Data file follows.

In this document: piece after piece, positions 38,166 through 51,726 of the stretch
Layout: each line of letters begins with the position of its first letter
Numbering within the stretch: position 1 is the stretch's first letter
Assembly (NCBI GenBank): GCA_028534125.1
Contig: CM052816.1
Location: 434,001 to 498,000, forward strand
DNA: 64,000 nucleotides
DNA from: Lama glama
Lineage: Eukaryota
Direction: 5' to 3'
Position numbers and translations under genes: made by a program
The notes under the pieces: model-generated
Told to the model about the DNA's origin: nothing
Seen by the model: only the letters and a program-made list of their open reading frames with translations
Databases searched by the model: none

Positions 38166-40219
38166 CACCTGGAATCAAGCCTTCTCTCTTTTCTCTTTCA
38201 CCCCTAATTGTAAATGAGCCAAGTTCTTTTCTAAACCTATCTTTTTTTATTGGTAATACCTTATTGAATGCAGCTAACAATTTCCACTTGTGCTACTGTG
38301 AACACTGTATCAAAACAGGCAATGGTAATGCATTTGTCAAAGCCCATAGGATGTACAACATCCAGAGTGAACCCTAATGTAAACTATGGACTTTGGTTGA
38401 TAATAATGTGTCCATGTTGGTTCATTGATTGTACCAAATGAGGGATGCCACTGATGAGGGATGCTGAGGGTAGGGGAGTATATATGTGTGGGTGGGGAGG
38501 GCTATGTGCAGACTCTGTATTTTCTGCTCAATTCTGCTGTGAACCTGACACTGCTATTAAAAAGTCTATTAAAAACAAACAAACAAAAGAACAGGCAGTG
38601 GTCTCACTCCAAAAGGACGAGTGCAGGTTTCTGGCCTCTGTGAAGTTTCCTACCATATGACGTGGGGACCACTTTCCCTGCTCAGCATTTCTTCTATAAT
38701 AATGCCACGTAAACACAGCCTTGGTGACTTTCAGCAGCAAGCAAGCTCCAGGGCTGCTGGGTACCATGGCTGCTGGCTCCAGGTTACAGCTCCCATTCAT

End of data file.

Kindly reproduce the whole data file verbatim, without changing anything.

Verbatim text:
In this document: piece after piece, positions 38,166 through 51,726 of the stretch
Layout: each line of letters begins with the position of its first letter
Numbering within the stretch: position 1 is the stretch's first letter
Assembly (NCBI GenBank): GCA_028534125.1
Contig: CM052816.1
Location: 434,001 to 498,000, forward strand
DNA: 64,000 nucleotides
DNA from: Lama glama
Lineage: Eukaryota
Direction: 5' to 3'
Position numbers and translations under genes: made by a program
The notes under the pieces: model-generated
Told to the model about the DNA's origin: nothing
Seen by the model: only the letters and a program-made list of their open reading frames with translations
Databases searched by the model: none

Positions 38166-40219
38166 CACCTGGAATCAAGCCTTCTCTCTTTTCTCTTTCA
38201 CCCCTAATTGTAAATGAGCCAAGTTCTTTTCTAAACCTATCTTTTTTTATTGGTAATACCTTATTGAATGCAGCTAACAATTTCCACTTGTGCTACTGTG
38301 AACACTGTATCAAAACAGGCAATGGTAATGCATTTGTCAAAGCCCATAGGATGTACAACATCCAGAGTGAACCCTAATGTAAACTATGGACTTTGGTTGA
38401 TAATAATGTGTCCATGTTGGTTCATTGATTGTACCAAATGAGGGATGCCACTGATGAGGGATGCTGAGGGTAGGGGAGTATATATGTGTGGGTGGGGAGG
38501 GCTATGTGCAGACTCTGTATTTTCTGCTCAATTCTGCTGTGAACCTGACACTGCTATTAAAAAGTCTATTAAAAACAAACAAACAAAAGAACAGGCAGTG
38601 GTCTCACTCCAAAAGGACGAGTGCAGGTTTCTGGCCTCTGTGAAGTTTCCTACCATATGACGTGGGGACCACTTTCCCTGCTCAGCATTTCTTCTATAAT
38701 AATGCCACGTAAACACAGCCTTGGTGACTTTCAGCAGCAAGCAAGCTCCAGGGCTGCTGGGTACCATGGCTGCTGGCTCCAGGTTACAGCTCCCATTCAT